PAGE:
So, you are running an FTP server and are trying to share some folders outside of user's home path with multiple users? Well, there are couple of ways you can go about this problem:
1) Do no chroot users to their own folders and create a link that points to folders you are trying to share
2) Chroot each user to his/her own home folder and create a link for every file/folder you are trying to share
3) Chroot each user to his/her own home folder and mount folder you are trying to share inside user's home folder
Now, let's analyze each way.
Approach #1 is probably not very desirable as it is not very secure. Unless you are chrooting your users to their home folders, users could potentially have access to any folder on your hard drive if your permissions are not configured correctly.
Approach #2 is good from security perspective, but bad from sharing perspective. If you have various users with various overlapping groups, it could be difficult to properly configure access rights to shared folders. Also, it could potentially be a nightmare to create a link to every file/folder you are trying to share.
Finally, the third approach. In my opinion it is the best one as it has all the security benefits and none of the sharing weaknesses of the second approach. I am going to assume that you want to share a folder with some users and do NOT give them any write access to those folders for security reasons. To accomplish this, you need to follow these easy steps:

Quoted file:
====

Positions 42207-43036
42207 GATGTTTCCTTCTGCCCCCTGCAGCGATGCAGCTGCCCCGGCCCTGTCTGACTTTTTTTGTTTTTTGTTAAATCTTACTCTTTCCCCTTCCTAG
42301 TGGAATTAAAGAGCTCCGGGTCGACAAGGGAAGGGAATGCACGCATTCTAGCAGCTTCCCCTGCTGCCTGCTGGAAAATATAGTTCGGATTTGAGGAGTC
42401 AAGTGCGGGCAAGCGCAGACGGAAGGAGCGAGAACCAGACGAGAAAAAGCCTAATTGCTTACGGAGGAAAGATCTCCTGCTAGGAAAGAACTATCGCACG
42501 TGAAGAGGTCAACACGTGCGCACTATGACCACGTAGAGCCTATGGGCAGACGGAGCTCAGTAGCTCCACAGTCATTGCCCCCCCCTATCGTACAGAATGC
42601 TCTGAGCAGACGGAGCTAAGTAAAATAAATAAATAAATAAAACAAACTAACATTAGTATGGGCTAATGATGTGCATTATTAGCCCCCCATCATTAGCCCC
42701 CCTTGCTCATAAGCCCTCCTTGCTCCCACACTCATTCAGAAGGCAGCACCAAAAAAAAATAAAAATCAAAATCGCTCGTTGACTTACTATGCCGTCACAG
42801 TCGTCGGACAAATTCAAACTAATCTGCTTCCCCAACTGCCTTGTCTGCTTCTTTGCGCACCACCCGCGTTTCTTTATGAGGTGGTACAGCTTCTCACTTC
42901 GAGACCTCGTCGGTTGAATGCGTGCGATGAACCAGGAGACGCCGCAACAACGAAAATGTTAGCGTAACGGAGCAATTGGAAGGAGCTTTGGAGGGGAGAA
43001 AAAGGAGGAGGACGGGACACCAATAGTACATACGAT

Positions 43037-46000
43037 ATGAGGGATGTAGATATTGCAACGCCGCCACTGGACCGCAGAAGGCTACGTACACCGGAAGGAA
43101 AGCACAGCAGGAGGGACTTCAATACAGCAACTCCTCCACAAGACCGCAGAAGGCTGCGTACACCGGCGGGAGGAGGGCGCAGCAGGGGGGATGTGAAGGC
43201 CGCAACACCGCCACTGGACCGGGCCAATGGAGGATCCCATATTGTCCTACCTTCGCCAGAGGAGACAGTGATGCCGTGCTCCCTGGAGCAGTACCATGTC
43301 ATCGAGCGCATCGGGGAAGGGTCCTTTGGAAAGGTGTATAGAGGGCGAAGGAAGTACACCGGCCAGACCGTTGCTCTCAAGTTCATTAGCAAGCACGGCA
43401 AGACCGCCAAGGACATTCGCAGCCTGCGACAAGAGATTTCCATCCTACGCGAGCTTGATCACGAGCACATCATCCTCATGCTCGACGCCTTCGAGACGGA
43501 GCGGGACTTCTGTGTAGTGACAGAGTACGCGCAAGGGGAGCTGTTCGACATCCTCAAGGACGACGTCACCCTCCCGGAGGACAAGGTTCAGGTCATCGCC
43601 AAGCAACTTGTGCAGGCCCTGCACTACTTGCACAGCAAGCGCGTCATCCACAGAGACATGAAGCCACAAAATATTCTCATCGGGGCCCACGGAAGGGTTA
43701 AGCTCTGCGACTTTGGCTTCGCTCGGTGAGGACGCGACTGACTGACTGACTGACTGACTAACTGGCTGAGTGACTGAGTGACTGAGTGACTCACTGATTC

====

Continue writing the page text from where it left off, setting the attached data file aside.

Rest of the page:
1) Create mount points in user's home folder for each folder structure you are trying to share
2) Mount the folder that you'd like to share into specified mount points
3) (Optional) If you want your mounts to be persistent, add your mount command into /etc/fstab file
Intrigued? Good! Here's how to do it:
Mount command has a bind mode, which allows you to "remount part of the file hierarchy somewhere else." To make a temporary bind, execute the following commands in your command line:
$ sudo mount --bind /path/to/shared/folder /home/user1/mount/point $ sudo mount -o remount,ro,bind /home/user1/mount/point
The second command is used to make the mount point read only. This way user1 will not be able to delete any files in that mount. The only problem with these commands is that they mount only the top level folder. To fix this replace all occurrences of bind with rbind like so:
$ sudo mount --rbind /path/to/shared/folder /home/user1/mount/point $ sudo mount -o remount,ro,rbind /home/user1/mount/point
If you want to make these mounts persistent, edit your /etc/fstab file in the following manner:
/path/to/source/folder /path/to/mount/point none rbind 0 0 /path/to/source/folder /path/to/mount/point none remount,rbind,ro 0 0
Questions and comments are welcomed!